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It's Friday, Sunday's coming, and evangelist Tony Campolo is speaking ten times between now and then.

He avoids speakers' bureaus, has no standard speaking fee, and arranges most of his speaking engagements himself with his wife. And as he flew from Honolulu to Harvard last April 6, Tony Campolo faced an itinerary placing him on a podium more than 410 times by the end of the year—down from about 500 a few years ago. Then the right side of his body went numb. Tony Campolo, 37,000 feet in the air, was having a stroke.

In its aftermath, his speaking schedule has been trimmed back—in theory, anyway (see "Tony Talks Too Much," p. 38). He has supposedly limited himself to 350 events a year, but the number is already creeping up. He even managed to sneak in a few sermons while recovering from the stroke in Hawaii.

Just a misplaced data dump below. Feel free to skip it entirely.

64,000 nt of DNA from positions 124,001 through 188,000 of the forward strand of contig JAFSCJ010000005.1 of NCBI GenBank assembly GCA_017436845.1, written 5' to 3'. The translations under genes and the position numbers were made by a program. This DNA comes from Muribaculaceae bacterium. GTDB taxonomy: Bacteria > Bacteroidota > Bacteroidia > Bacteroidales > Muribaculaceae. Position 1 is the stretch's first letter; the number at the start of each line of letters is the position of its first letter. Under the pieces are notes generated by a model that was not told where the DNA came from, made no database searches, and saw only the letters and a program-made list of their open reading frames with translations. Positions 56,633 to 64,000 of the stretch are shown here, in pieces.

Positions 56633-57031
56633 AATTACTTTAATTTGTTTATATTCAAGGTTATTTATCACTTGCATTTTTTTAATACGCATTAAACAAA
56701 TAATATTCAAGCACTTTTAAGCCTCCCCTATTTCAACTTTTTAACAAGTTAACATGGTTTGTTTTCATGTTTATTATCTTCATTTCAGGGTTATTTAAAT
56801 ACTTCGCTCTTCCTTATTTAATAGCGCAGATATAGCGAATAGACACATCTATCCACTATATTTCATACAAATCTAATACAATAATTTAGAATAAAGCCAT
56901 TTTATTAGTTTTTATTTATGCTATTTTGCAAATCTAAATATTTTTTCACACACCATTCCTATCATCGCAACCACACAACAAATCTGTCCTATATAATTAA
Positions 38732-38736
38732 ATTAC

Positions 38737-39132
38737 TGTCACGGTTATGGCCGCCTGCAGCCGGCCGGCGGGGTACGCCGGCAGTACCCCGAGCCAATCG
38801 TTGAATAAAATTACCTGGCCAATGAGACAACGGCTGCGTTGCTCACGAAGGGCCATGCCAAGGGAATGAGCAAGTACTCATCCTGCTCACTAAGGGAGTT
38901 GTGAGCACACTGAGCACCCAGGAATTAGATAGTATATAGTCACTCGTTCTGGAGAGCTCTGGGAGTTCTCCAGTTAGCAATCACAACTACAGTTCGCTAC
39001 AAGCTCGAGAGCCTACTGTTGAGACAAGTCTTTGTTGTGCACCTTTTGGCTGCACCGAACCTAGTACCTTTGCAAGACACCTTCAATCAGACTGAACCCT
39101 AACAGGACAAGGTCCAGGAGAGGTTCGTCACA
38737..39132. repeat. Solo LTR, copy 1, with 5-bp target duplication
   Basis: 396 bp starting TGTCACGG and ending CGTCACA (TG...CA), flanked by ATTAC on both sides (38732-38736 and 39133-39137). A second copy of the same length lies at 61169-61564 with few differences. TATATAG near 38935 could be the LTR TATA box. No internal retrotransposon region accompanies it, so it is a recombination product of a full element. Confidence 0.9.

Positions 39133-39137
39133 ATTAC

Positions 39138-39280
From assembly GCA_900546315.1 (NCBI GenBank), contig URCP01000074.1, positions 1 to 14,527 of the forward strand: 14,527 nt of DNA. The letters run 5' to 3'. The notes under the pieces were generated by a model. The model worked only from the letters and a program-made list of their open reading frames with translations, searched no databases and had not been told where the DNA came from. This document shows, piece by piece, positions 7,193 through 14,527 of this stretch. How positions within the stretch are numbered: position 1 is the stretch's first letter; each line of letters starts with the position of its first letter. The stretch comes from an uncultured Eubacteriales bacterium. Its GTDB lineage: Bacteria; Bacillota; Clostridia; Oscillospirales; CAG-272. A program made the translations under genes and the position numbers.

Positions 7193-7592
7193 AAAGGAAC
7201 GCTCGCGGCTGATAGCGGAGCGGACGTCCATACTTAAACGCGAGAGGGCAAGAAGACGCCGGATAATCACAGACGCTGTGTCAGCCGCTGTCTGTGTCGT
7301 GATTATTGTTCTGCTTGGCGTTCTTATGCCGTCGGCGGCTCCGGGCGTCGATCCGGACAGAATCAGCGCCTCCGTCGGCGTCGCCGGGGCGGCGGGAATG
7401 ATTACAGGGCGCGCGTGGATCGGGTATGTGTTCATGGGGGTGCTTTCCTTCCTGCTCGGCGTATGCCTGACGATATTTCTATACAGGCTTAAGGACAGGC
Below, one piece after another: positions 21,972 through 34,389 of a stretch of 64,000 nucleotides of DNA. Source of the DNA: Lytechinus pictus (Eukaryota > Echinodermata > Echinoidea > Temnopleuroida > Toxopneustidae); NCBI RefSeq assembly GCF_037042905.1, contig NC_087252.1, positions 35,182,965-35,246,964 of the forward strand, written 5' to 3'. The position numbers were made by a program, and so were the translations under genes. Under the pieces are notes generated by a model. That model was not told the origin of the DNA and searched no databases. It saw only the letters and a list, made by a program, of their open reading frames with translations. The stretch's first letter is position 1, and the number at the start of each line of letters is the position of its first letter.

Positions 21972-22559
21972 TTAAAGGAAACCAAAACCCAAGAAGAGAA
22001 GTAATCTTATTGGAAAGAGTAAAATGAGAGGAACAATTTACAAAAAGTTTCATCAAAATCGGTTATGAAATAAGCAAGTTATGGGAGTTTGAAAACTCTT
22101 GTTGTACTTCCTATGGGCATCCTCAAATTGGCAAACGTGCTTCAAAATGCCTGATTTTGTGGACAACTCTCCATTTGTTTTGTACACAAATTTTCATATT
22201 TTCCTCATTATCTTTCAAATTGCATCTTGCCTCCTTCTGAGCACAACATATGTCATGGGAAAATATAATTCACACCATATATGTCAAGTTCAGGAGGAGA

"There's a lot of factors that tend to seduce me into speaking more than I should, and I wish it was all noble," he says. "People need money, people need volunteers, but also this is a lot of fun. I love doing this. I enjoy the interaction with people. I feed off of that. They really turn me on."

He turns them on too—with a few exceptions. In classic Campolo form, he began on a positive note recently at a Wheaton College debate. "Following September 11 a year ago, a healthy patriotism swept across this country," he said. "It wasn't the kind of patriotism we saw at the L.A. Olympics, where we waved our fingers in the faces of the rest of the world and said we're better than you are. Instead it was a chastened and humbled patriotism, a patriotism that said we're proud of our values. We're willing to embrace the ideals that gave birth to our basic institutions."

Then came the critique. "But in the last year I have seen those ...

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January 2003

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